FSIC Housing Task Force Blogpost – Black Homeownership Increases, but Hurdles Remain for True Equity

Last month, the National Mortgage News reported that non-banks made nearly two-thirds of all traditional home purchases, a meaningful increase.  For instance, 7.9% of these mortgages went to African American borrowers, up from 7.3% in the previous year.  Asian households had a 7.1% home lending market share, improving on 5.5% in 2020, while Hispanic borrowers received 9.2% of the loans.  Additionally, the share of conventional purchase loans made to borrowers from underrepresented communities also increased.

It is still evident, however, that a significant homeownership gap exists in cities across the country.  An Axios DC analysis found that as the black population of the nation’s capital continues to decrease, the homeownership gap between black and white District residents continues to grow.  According to the DC Mayor’s office, 34% of DC homeowners are black, compared to 49% percent of white residents.  However, some cause for optimism can be found as the number of total black homeowners increased by nearly 4,000 in 2019.

FSIC Housing Task Force Op-ed – The Biden Housing Plan is a Good Start, Here’s How to Improve It

Potential homeowners in the U.S. are facing a myriad of challenges. From rising inflation to rising interest rates, the process has perhaps never been more challenging, especially for those going through it for the first time. And with the average 30-year rate increasing to 5.27 percent, more homeowners than usual are priced out of refinancing.

Many first-time home buyers also must deal with a number of egregious fees, due to zoning issues or as a result of employment verification services like The Work Number, which has raised its prices 31 percent over the last several years.

FSIC and HLF Op-ed – Consumers and Small Businesses Suffer From Unfair Swipe Fees

By: Mario Lopez
Posted: Jun 25, 2022 12:01 AM
Published on Townhall.com

Consumer spending drives the U.S. economy.  Historically, American consumers have pushed us into economic expansions and pulled us out of economic doldrums.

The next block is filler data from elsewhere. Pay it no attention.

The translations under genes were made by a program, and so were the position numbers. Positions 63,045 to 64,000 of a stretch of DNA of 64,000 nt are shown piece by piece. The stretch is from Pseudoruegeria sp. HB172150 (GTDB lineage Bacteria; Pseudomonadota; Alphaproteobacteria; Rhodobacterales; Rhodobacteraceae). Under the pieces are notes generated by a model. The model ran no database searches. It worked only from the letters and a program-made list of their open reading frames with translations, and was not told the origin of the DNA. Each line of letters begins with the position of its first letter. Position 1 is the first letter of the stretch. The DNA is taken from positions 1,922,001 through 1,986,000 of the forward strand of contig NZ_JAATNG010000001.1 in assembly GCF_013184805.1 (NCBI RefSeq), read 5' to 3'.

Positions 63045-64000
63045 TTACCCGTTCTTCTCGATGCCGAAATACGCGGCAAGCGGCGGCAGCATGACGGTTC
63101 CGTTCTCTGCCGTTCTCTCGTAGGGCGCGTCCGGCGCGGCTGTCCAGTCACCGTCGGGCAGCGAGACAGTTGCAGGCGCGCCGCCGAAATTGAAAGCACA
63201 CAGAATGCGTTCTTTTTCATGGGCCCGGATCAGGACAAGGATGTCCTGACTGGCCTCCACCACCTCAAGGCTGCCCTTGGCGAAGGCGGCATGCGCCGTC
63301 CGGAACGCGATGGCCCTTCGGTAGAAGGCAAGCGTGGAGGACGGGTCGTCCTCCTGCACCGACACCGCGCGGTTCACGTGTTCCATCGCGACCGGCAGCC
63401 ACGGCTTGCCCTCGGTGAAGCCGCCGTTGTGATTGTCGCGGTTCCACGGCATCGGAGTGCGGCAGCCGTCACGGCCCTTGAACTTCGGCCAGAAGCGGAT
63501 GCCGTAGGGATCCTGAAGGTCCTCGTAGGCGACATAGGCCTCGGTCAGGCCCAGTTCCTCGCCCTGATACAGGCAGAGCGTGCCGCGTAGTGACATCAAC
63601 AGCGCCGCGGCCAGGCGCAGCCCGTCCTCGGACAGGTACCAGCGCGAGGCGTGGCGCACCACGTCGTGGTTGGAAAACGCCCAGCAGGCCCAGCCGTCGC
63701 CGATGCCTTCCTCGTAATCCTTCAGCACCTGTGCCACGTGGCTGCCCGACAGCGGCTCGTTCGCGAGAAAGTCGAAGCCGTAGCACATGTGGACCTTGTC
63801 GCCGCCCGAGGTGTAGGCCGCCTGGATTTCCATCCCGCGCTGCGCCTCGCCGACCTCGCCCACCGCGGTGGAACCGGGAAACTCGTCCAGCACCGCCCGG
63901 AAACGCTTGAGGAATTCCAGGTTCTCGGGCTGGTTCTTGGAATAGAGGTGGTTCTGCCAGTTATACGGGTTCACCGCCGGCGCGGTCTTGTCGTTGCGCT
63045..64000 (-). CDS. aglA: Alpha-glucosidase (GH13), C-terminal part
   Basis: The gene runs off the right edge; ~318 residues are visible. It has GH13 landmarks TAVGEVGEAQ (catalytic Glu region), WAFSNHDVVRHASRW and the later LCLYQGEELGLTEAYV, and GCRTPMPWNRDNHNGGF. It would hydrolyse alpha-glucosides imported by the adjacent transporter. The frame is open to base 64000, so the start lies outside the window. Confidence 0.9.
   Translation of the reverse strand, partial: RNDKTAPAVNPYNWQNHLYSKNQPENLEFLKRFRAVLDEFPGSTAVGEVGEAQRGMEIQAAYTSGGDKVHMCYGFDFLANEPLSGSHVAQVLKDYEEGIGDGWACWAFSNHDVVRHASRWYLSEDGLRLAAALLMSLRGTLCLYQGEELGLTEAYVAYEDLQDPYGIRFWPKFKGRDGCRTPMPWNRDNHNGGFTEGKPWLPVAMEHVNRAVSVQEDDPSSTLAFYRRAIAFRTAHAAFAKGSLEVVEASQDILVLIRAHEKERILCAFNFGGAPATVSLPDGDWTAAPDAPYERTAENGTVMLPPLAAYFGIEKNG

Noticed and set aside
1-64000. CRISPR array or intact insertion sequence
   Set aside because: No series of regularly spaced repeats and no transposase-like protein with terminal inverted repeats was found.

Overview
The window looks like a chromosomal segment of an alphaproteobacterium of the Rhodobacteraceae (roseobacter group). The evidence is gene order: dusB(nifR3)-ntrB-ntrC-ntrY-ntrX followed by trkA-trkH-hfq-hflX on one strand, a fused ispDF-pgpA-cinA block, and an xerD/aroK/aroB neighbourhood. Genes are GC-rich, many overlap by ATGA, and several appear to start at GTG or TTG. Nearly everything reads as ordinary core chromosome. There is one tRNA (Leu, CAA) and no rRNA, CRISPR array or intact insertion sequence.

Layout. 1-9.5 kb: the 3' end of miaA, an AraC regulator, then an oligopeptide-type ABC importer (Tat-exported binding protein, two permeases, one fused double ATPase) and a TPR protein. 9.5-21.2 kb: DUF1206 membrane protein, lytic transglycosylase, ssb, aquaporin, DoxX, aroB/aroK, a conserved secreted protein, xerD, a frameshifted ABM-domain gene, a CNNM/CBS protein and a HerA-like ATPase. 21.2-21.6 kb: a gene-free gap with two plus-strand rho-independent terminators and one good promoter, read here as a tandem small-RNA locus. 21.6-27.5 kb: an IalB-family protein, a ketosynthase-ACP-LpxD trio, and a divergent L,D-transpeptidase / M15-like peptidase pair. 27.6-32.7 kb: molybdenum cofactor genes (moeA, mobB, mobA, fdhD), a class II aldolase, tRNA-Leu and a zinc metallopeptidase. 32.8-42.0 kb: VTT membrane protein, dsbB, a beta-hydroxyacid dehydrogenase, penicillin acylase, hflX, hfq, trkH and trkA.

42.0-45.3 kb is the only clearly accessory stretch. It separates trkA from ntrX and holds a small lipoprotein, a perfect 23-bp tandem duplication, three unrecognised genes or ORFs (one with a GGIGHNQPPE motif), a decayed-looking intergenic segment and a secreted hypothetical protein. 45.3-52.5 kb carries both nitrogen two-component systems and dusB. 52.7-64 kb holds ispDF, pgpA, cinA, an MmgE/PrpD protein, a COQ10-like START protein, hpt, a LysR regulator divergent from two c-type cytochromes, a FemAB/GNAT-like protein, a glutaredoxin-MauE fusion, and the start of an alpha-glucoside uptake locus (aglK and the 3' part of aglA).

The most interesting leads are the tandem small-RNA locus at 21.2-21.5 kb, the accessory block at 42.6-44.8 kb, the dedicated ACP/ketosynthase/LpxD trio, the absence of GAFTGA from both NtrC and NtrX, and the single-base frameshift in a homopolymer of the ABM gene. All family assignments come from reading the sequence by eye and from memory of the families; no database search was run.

But what if we told you that one of the basic tools the American consumer uses for everyday purchases is rigged against us all and hurts the economy, with low-income Americans and small businesses taking the biggest hit?

FSIC Blog Post – Video Highlights Hidden Fees in Housing Market

In a new video, the Market Institute’s Charlie Sauer examines the rise in sales prices and interest rates of homes across the country and scrutinizes the higher-than-anticipated costs Americans face in the home-buying process.  In the video, Sauer zeroes in on zoning and land use issues, tariffs on products such as lumber and steel, and companies such as The Work Number that put upward pressure on prices.

Sauer notes that many cities have zoning practices like parking requirements and prohibitions on multi-family homes, which have made construction more expensive, and limited housing supply – exacerbating racial and economic inequality.  Zoning isn’t the only issue, though, as Sauer highlights how restrictive trade policies on major homebuilding components such as flooring, iron, and steel pipes are subject to tariffs, making housing more expensive.

FSIC Video Podcast – “African Americans, Real Estate, and the Impact of Systematic Racism”

May 13, 2022, Kevin B. Kimble, Esq., Founder and CEO, FSIC, and Brady J. Buckner, President, FSIC interview with Thaddeus Dawson, CRA designated member with he National Society of Real Estate Appraisers. In this episode outlines the historical and current effects of systematic racism on property valuation and how it has impacted the long term wealth building prospects for communities of color. This is an FSIC Housing Task Force Project.